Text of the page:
“No, you’re more handsome.” When had her mouth disconnected from her brain? Whatever possessed her to say such a thing? Deprivation, that’s what. She’d been too long without male companionship, and something about this man had awakened her from dormancy. Yes, he was handsome, but that didn’t mean she should comment on it!
His grin broadened, cueing her to exit.
“That was too forward. I apologize. I don’t know why I said that.” Liz gulped the last of her tea. “Thanks again for saving me from the coffee. I’d better get to the office. My boss,” she said facetiously, “is a slave driver. It was nice meeting you. Good luck on your new job.”
“It was a pleasure meeting you, Liz. Listen, if you ever want to have tea, well, I’m here about this time every morning. Mea Cuppa is close to my condo. I jog and then drop in for coffee before heading to work.”
“Good to know,” she answered noncommittally. Good to know so she could find another place to get her tea. She read the open interest on his face. Despite the ping—or maybe because of it—she didn’t want to run into this man again. She wasn’t ready to date, let alone get involved in a relationship and sleep with a man.
Date? Relationship? Who’d said anything about that? He’d said they might have tea, and she’d spun it into dinner and movie and hot-and-sweaty sex. Heat flooded her face. She flung a hurried good-bye and fled the shop.
SHE WOULDN’T BE back. A man who played it safe would place his money on that and move on, but circumstances had made him a gambler. So, while Liz probably wouldn’t return to Mea Cuppa, he would. Just in case.
In life, you rolled the dice, and sometimes, despite the odds, you came out on top. Surviving lymphoma had proven that—as had getting the job with a major law firm. Number one in the city, top ten in the state. Hundreds of applications for every position. What were the chances the job would be awarded to an ex-Navy officer with no private-law experience? But he’d gotten it.
Retiring from the Navy to pursue a dream of practicing in the private sector had been a bold career move.
Unfortunately, his boldness did not extend to women.
He’d noticed Elizabeth—Liz—in Mea Cuppa the first day he’d jogged in to try the coffee. She’d entered moments later, carrying herself like a dancer, her movements smooth, graceful. He liked that she was tall, only a few inches shorter than his five-eleven frame, so he didn’t have to kink his neck to look at her. She wore her glossy chestnut hair shoulder length. She’d seemed lost in thought, focused on some internal musing, so he hadn’t approached her.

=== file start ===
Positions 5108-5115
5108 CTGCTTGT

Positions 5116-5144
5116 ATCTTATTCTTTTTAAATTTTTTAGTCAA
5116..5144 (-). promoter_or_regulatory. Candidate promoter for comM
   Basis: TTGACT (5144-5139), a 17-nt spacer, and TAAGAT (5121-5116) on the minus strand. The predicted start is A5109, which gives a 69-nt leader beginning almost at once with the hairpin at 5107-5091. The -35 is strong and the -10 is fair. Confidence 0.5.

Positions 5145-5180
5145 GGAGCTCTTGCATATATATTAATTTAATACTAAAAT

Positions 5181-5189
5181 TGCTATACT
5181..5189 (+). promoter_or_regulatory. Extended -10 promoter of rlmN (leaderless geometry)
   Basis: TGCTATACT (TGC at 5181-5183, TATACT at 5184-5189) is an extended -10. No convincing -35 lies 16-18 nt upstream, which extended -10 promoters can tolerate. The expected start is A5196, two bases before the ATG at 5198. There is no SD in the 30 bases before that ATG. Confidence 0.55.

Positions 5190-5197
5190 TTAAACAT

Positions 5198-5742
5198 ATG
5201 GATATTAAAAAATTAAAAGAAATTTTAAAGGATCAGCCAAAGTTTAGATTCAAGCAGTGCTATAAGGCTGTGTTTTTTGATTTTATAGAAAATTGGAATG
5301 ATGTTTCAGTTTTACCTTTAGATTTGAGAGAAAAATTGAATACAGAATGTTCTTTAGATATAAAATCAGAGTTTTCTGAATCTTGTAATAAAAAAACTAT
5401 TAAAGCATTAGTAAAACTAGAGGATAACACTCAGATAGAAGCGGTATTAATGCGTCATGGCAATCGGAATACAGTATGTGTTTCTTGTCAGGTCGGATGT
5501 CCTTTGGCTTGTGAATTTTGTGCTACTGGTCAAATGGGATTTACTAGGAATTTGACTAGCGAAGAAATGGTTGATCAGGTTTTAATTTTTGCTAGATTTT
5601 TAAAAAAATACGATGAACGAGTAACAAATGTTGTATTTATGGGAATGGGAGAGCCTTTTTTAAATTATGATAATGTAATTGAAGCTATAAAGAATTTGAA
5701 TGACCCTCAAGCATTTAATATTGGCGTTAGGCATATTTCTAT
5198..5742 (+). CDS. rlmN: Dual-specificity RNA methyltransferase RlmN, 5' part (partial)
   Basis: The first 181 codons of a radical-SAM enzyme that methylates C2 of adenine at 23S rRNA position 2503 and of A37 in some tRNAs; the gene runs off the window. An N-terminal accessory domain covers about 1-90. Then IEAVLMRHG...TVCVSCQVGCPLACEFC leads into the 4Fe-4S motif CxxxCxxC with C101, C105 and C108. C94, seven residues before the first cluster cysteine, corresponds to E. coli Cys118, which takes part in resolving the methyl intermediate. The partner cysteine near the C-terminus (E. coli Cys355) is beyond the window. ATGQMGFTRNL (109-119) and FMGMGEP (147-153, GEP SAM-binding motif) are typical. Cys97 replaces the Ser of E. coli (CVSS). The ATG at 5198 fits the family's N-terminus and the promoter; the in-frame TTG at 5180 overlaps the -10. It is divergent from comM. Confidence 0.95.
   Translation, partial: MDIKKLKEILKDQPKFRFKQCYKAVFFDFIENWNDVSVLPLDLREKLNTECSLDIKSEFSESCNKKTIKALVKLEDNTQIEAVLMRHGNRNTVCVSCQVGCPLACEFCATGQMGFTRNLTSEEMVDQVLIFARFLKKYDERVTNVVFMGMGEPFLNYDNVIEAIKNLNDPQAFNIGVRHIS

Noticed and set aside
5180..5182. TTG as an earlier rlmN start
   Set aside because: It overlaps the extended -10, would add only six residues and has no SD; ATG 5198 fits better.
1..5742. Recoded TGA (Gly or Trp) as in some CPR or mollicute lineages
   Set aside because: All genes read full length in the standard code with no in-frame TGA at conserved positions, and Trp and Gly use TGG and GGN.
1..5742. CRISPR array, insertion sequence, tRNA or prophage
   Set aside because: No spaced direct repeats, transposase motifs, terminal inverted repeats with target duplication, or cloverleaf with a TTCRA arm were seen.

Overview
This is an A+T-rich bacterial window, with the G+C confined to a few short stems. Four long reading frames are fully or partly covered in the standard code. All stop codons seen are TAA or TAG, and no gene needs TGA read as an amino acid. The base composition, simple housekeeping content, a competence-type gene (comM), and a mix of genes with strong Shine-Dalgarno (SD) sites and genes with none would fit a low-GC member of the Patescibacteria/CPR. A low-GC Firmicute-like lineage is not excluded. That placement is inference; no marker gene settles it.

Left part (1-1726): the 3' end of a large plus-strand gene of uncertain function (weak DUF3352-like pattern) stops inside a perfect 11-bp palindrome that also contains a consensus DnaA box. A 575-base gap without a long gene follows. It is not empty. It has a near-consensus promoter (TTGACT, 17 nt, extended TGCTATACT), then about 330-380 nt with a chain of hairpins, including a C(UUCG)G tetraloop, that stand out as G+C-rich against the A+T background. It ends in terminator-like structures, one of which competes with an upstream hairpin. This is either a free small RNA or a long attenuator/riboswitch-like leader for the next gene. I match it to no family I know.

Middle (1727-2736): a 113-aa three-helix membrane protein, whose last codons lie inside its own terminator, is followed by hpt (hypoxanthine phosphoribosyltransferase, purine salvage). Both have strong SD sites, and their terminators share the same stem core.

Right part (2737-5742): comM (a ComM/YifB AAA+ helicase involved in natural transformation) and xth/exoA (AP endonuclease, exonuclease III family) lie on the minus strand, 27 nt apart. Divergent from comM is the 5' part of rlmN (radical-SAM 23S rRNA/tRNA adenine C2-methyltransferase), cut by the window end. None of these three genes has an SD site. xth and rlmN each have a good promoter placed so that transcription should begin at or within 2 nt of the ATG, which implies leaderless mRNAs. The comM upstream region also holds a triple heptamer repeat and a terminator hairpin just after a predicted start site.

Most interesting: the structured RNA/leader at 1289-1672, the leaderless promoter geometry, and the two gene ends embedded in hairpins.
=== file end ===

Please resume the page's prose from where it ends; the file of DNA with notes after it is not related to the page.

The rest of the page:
He’d come back to the shop hoping to see her as much as for the hearty java. He didn’t know how to approach women, never knew what to say. His best line was hello, and it had never gotten him very far. If not for the flying coffee, they might never have spoken. He could face down opposing counsel and argue with the best of them in a courtroom full of people, but he stalled out when he attempted to speak to a woman he was interested in.
She seemed young to be a widow, appeared to be in her midthirties. Tough losing a spouse. Grant sighed. A widow grieving the death of her husband and a man of limited social skills probably didn’t have much of a chance together. Right after her comment about his appearance, she’d beaten a hasty exit.
But she’d pronounced him handsome! Better looking than Harmon Rabb, the main character of JAG, played by actor David James Elliot. Grant shook his head and chuckled, drawing stares and frowns from coffee-shop patrons. He didn’t see it, but that she thought so was a positive sign. His mouth curved off-center when he smiled, giving him a goofy expression. His former health issue and stress over it had carved new lines around his eyes, aging him beyond his thirty-nine years. After chemo, his hair had grown back grayer than he remembered it being. But, at least, he still had hair. A full head of it.
Not that he spent much time worrying about his appearance. He’d never been one to place much importance on his looks, and a health crisis had a way of reshuffling one’s priorities.
Grant purchased a coffee and left the shop, hustling to ensure he could get to work early. As the new guy, he needed to make a good impression. Back at his condo, he showered in minutes then donned a suit before driving to the office. It was close enough to walk, and the courthouse was nearby, but one could not predict when transportation might be required. He bounded up the steps to the entrance and met up with a dark-suited older man with stooped shoulders. They reached for the handle at the same time.